Discovering myself in the bike tracks of my parents

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This column is a follow up to Loren Rowney’s Life after trying to become pro: the same path but two different journeys, posted yesterday.

In 2012 Rowney and Rebecca Werner were both on the cusp of becoming professional cyclists. Werner had had a successful run in Australia, and early season in US, and Rowney got herself a guest spot –and eventually a contract– with Specialized-Lululemon. But while Rowney’s career started to take shape, thing went south for Werner. Due to medical issues and consequent poor performances, Werner did not get a contract and decided her chance had come and gone.

Below is the story of what happened next.

Back in February, sitting in a hostel in Bolivia with, by some miracle, a half-decent internet connection, I Skyped with my good friend and Ella columnist Loren Rowney.

Since racing together in the Aussie summer, and then living as neighbours in the US for the 2012 season, we’ve been thick as thieves, despite our individual journeys taking quite different directions.

I hung up the bike not long after that season, and while Loren jetted over to Spain to start her second season as a fully-fledged pro, I packed my bags, but not my bike, and left Australia with no return ticket.

Rebecca Werner pictured during the criterium in Adelaide - Santos Women Cup - foto Cor Vos ©2012
Rebecca Werner pictured during the criterium in Adelaide – Santos Women Cup – foto Cor Vos ©2012

Before leaving I changed the wallpaper on my phone to a dreamy picture with the JRR Tolkien quote, “Not all those who wander are lost”; subconsciously trying to convince myself, because lost was exactly what I was.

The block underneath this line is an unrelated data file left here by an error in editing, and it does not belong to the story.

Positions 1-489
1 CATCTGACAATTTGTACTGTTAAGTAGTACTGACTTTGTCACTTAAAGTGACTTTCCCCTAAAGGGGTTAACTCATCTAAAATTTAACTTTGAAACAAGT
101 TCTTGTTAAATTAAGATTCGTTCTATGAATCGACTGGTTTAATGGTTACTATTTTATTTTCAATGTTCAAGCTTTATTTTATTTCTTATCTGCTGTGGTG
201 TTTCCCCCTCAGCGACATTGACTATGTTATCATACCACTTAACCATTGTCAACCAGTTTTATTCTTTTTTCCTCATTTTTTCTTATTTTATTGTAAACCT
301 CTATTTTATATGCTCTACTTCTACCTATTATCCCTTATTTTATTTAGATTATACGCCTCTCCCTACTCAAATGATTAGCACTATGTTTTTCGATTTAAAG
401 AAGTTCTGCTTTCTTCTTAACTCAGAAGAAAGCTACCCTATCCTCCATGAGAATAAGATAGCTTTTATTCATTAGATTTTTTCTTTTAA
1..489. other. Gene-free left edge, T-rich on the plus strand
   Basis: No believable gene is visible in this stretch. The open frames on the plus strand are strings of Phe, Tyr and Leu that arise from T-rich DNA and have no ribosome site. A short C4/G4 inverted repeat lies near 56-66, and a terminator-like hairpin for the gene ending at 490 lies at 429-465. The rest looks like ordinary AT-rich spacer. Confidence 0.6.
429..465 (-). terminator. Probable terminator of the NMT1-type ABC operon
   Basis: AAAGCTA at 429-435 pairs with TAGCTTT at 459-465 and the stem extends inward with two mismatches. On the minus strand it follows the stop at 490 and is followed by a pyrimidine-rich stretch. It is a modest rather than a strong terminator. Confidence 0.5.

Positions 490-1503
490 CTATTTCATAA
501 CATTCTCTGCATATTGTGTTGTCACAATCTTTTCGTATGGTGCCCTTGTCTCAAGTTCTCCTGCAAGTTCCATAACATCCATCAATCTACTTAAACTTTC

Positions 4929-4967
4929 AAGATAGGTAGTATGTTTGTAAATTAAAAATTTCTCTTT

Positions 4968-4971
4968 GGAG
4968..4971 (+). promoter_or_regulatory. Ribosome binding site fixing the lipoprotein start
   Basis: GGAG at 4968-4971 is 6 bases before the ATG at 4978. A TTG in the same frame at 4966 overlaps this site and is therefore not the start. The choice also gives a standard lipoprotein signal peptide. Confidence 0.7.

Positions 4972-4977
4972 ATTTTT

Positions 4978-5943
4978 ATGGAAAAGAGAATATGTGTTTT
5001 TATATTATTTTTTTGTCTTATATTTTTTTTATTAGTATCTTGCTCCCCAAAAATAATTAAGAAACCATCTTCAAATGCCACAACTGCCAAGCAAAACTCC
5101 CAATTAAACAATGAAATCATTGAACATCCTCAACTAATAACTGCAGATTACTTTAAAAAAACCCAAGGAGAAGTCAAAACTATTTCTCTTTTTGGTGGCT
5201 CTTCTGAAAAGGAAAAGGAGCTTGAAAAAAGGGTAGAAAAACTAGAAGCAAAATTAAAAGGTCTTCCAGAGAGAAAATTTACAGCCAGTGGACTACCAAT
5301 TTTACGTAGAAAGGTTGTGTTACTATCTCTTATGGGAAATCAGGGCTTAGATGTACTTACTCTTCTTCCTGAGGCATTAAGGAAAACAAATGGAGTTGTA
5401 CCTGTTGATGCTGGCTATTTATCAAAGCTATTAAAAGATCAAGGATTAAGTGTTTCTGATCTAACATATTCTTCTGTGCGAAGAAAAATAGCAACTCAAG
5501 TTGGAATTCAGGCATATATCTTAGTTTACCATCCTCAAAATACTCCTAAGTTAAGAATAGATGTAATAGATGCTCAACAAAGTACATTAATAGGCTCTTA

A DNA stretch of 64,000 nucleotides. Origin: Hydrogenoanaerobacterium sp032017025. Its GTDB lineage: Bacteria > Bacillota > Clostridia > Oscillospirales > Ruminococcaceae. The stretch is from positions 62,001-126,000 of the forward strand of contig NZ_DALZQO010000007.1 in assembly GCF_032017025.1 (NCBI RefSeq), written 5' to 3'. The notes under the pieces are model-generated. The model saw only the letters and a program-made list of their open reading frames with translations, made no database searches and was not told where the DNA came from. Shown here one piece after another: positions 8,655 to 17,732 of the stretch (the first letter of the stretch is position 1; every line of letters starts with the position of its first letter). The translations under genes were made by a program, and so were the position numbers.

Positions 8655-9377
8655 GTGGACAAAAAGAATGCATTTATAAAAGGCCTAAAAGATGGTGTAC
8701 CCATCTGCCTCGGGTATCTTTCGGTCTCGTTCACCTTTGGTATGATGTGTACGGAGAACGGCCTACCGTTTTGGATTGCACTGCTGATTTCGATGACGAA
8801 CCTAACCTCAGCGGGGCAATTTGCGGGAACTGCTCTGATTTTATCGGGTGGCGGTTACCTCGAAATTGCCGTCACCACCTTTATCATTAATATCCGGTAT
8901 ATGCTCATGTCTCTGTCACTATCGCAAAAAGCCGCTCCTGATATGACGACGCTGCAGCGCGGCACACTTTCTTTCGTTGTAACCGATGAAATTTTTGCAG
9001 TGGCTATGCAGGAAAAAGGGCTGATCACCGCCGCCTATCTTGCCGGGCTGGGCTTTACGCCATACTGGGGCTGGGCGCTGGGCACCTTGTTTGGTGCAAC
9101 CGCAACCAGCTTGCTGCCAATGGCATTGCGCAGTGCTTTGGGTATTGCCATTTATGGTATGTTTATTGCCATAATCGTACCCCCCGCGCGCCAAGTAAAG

When you’re chasing a dream like becoming a professional cyclist, it takes up so much of your life that it’s no longer just what you do, but who you are. Cycling had become such a large part of my identity, that I wasn’t quite sure who I was or where I fit in without it. So I left.

With cycling you can travel a lot, but see very little. This time was different.

I explored and had amazing adventures all over the world, settled down in communities and scraped by on minimum wage. I met a whole lot of generous, interesting and diverse people who knew me simply as “Bec from Australia.”

The thing about a journey of self discovery is that although you discover stuff, it definitely doesn’t mean you suddenly have the answers and the journey is over. Often you end up with even more questions.

So here I found myself in South America, living a completely different life but still connected with this friend I’d made on the bike. At the time Loren was in hospital in Germany, all alone, recovering from surgery after a horrific race crash. (Just one side of the ‘glamorous’ pro life that generally goes unseen).

I’d been on the move, living out of my backpack for the previous 18 months, and we were both pretty unsure of what the future held. We tossed around ideas of when we’d possibly be home, in this case referring to Australia, as the word ‘home’ and what it describes can become increasingly murky the longer you go about life elsewhere.